Microsoft details potential new designs for the Office UI

It's exploring a new contextual ribbon.


Some might think that Microsoft should pick a user interface for its Office products and stick with it, but its UX designers have other plans. The company has unveiled yet more potential changes to its Microsoft 365 user interface in an ambitious Medium post.

Amidst the grandiloquent ideas, the main change appears to be to the ribbon. Though Microsoft never really finished its original fluent design, it now wants to adopt what it calls a flexible ribbon in place of the single-line ribbon.

“The next wave of Microsoft 365 UX changes will go even further by fading brand colors from app headers and exploring adaptive commanding,” wrote design and research VP Jon Friedman. “A flexible ribbon that progressively discloses contextually relevant commands at the right time just where you need them.”

Judging by the video, this could mean that Microsoft will use icons and app color branding in the headers to make it clear what app you’re in. It also plans to replace the fixed ribbon with one that can be docked and floated based on what you’re doing, perhaps like a glorified right- or ctrl-click command box. The team hasn’t locked down the final design, however.

The designers also want to put the command search bar in the top center, making it easier to find the myriad functions available in Word, Excel and other apps. “We’ll further advance our seamless, cross-suite Search to bring relevant information to your fingertips,” wrote Friedman.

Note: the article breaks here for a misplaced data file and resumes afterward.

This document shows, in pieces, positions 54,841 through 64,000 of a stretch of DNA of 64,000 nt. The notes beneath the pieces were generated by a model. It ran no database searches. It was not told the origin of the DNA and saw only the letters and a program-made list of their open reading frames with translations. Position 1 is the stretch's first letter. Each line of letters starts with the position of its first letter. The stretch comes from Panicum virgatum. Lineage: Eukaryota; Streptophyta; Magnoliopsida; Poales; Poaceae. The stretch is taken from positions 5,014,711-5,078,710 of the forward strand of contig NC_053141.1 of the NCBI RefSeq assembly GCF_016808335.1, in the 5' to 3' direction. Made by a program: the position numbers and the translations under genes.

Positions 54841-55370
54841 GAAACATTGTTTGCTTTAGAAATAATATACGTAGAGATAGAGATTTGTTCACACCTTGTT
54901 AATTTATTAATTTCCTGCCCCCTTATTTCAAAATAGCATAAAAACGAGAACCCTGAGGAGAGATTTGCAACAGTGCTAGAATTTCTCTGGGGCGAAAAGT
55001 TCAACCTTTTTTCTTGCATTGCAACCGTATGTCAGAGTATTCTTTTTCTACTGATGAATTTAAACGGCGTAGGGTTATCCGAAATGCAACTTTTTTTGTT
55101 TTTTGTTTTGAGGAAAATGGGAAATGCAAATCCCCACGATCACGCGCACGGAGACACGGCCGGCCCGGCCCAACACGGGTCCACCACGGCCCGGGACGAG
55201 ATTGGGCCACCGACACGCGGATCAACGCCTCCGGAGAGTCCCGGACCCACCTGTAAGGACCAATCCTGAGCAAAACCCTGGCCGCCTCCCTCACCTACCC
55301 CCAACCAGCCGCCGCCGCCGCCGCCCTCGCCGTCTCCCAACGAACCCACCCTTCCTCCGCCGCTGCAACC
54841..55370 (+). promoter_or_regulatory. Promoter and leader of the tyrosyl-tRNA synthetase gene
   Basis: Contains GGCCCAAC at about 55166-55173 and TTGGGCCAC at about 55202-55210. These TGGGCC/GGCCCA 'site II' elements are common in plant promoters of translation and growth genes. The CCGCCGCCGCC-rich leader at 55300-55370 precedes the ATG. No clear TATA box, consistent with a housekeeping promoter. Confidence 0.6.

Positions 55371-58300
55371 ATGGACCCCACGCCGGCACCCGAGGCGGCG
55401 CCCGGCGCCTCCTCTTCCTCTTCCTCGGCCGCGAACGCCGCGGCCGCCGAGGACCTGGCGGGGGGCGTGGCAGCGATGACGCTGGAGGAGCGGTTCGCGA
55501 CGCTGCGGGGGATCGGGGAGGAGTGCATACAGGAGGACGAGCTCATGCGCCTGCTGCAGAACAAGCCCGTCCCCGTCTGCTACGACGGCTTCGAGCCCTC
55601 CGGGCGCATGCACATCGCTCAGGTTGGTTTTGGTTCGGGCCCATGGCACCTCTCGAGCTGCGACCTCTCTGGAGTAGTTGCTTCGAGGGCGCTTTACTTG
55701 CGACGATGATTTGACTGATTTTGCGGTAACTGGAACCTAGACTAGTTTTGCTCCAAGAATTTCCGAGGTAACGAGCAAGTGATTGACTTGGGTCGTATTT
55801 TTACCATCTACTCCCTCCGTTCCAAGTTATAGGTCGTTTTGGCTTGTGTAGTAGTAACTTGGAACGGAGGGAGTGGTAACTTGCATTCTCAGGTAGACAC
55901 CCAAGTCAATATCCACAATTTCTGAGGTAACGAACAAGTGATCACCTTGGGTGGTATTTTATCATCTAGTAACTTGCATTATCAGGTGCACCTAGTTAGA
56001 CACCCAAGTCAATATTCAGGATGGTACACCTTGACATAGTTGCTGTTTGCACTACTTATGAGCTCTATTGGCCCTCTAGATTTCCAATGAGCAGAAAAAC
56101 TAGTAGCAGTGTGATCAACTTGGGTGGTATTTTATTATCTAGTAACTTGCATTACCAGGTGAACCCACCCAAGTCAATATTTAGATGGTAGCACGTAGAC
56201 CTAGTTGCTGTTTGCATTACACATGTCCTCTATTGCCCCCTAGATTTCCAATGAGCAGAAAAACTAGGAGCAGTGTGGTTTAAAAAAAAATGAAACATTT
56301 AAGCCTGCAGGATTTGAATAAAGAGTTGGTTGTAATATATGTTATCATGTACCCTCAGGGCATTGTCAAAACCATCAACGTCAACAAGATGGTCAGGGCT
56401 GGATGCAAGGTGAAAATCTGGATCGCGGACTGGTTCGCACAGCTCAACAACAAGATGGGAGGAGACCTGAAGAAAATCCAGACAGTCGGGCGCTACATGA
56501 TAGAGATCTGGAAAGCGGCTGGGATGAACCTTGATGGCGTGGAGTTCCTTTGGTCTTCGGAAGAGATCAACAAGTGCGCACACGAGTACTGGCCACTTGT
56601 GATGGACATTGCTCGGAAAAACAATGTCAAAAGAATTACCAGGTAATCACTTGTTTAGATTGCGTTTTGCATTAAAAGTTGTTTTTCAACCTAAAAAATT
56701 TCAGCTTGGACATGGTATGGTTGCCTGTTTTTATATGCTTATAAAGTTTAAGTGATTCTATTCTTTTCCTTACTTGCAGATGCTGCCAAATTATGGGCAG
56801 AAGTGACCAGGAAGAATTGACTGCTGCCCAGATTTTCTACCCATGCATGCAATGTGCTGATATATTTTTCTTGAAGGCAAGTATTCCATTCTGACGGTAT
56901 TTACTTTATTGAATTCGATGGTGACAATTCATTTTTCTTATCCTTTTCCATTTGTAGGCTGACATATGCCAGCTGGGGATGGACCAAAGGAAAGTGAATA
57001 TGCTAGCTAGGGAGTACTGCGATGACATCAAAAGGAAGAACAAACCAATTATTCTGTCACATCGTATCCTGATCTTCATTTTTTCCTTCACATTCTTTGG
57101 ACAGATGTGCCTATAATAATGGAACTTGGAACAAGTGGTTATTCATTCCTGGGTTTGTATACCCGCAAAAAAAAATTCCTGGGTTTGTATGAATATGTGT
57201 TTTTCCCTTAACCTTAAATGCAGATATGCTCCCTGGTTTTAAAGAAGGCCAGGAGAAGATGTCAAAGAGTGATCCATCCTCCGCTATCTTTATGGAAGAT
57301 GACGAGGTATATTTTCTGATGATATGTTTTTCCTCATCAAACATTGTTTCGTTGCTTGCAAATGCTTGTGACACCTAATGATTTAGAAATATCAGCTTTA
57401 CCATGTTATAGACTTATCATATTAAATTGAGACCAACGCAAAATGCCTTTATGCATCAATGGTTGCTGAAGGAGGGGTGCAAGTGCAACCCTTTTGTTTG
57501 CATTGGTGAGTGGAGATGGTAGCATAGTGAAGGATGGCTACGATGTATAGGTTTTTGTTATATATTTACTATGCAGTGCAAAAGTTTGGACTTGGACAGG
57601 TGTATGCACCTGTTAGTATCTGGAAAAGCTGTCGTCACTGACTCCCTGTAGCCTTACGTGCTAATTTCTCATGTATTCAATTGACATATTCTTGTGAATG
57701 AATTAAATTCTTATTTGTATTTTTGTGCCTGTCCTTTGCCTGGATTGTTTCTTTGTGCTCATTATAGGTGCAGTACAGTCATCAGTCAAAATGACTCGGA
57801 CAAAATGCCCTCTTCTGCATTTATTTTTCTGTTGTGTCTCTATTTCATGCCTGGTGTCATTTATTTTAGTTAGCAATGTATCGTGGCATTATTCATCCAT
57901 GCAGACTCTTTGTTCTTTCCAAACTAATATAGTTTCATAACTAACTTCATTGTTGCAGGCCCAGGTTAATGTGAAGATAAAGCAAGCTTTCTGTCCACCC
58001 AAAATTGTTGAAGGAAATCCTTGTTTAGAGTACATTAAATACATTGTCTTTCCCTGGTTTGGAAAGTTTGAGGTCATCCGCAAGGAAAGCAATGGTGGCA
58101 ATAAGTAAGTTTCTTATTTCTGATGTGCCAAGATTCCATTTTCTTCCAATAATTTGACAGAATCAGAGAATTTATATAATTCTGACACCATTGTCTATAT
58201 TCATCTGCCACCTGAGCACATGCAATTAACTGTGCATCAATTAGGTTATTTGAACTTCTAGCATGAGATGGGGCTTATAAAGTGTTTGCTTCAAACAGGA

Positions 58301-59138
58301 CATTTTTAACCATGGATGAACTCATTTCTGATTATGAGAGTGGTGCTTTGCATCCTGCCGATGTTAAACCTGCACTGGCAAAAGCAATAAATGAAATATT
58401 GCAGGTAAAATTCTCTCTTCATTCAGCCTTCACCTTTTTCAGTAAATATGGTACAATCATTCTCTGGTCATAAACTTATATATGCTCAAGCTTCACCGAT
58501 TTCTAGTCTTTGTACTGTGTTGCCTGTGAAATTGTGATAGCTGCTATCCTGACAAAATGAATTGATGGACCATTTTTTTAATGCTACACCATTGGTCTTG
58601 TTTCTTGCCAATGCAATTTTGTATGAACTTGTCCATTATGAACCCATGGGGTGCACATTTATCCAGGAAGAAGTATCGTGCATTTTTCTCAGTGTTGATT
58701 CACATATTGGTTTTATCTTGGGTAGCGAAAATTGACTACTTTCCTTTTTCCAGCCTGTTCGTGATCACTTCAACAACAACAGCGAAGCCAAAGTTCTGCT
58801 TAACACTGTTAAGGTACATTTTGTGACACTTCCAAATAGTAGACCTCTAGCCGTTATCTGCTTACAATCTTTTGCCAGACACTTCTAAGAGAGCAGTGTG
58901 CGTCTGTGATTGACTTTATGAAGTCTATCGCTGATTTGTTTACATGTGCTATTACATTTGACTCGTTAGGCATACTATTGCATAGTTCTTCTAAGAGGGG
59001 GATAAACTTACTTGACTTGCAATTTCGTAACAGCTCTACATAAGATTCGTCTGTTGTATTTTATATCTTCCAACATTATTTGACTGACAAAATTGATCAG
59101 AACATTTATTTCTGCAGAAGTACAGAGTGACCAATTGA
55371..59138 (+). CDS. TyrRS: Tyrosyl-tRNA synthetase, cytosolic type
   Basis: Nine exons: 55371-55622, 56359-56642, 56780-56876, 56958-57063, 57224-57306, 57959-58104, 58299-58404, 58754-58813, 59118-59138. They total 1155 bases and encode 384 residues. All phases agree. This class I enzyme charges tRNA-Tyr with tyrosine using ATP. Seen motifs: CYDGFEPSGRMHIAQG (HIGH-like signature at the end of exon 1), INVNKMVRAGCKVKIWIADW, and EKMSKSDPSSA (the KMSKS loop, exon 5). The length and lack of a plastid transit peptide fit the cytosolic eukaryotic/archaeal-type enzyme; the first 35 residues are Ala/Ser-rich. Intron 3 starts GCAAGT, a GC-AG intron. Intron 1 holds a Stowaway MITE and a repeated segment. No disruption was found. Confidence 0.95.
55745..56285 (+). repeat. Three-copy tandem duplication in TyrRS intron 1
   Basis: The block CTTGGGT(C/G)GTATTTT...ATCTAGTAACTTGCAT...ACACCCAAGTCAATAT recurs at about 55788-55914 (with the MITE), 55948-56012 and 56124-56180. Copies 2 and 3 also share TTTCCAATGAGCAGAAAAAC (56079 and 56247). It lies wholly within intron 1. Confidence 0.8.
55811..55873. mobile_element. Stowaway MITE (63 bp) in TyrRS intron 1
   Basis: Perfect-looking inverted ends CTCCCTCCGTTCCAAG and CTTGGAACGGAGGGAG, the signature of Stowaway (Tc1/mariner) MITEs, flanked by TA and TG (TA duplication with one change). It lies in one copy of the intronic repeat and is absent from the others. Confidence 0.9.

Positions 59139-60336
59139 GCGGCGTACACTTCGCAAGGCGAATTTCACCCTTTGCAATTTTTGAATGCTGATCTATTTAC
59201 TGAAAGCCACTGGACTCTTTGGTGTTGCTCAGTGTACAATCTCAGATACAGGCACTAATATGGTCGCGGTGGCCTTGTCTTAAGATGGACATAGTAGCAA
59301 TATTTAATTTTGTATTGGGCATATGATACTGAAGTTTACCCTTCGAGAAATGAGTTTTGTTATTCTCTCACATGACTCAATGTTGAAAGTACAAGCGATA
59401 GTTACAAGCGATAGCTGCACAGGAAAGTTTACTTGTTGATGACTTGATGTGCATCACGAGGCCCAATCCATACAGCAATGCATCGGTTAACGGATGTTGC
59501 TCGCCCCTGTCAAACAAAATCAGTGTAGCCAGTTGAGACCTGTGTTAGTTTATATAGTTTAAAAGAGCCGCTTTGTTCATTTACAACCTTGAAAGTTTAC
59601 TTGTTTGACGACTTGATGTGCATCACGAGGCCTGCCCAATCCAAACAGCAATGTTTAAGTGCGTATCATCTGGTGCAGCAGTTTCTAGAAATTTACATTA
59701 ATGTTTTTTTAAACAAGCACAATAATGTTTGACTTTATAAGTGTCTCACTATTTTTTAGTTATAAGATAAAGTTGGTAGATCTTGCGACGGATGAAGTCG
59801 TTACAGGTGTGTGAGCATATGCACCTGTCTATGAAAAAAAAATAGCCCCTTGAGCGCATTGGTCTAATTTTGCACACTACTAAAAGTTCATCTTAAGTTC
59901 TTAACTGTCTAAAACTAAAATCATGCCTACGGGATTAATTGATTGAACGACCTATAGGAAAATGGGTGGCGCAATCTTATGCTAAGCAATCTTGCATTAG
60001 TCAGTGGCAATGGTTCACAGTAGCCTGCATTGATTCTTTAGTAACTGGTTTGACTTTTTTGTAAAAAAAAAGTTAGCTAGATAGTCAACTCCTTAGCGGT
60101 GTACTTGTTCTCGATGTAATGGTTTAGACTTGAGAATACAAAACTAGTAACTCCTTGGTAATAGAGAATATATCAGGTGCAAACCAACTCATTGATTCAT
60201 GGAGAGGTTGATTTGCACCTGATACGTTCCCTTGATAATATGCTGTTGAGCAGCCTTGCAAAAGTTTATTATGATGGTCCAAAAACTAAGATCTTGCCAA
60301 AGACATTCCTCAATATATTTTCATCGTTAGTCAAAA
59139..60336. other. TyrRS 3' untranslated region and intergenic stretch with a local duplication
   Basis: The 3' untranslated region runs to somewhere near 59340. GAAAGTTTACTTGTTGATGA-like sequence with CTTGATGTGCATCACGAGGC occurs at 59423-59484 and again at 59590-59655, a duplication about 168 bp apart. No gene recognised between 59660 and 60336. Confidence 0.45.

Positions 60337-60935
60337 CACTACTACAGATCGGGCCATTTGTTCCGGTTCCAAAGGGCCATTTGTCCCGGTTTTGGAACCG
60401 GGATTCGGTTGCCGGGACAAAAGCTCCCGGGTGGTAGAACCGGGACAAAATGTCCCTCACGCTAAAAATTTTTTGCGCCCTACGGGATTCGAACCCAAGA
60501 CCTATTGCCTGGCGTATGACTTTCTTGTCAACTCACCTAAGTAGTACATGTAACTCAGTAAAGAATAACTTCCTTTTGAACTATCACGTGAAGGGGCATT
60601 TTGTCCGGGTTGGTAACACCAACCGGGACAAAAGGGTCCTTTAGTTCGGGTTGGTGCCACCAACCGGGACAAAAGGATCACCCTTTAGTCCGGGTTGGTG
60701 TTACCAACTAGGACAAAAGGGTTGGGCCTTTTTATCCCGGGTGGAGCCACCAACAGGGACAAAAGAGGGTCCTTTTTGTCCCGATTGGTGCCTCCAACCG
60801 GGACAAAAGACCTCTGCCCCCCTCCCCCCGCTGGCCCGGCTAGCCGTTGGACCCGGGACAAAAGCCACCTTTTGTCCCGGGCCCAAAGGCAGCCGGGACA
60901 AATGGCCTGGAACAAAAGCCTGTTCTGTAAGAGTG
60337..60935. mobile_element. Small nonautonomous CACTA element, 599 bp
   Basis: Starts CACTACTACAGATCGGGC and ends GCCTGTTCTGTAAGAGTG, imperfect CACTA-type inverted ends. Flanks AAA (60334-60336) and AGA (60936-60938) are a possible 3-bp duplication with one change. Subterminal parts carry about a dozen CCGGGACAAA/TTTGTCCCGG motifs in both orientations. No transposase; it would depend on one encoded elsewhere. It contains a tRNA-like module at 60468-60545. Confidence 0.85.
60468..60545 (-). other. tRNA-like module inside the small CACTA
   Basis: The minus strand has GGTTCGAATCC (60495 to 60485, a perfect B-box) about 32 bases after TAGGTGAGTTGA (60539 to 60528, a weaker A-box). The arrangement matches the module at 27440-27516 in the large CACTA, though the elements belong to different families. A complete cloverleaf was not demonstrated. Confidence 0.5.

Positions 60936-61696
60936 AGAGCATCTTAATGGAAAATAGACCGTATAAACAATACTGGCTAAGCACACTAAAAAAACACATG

All the changes are in service of keeping you focused on the task at hand, whether it requires lengthy concentration or quick tasks. “By designing for multiple cognitive states, focused experiences throughout the Microsoft 365 ecosystem minimize external distractions, lessen self-interruptions, and jumpstart flow,” according to Friedman.

The sprawling article and lavish video don’t convey much information, but may unintentionally explain why the Office UI has become so complicated. Hopefully the new design ideas will help, but they could take awhile. “While some of these changes will roll out within a year or two, others are still very much exploratory,” wrote Friedman.